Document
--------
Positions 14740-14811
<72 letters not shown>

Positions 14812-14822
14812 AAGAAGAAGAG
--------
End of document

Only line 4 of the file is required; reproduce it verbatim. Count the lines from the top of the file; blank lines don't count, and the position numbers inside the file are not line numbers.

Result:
14812 AAGAAGAAGAG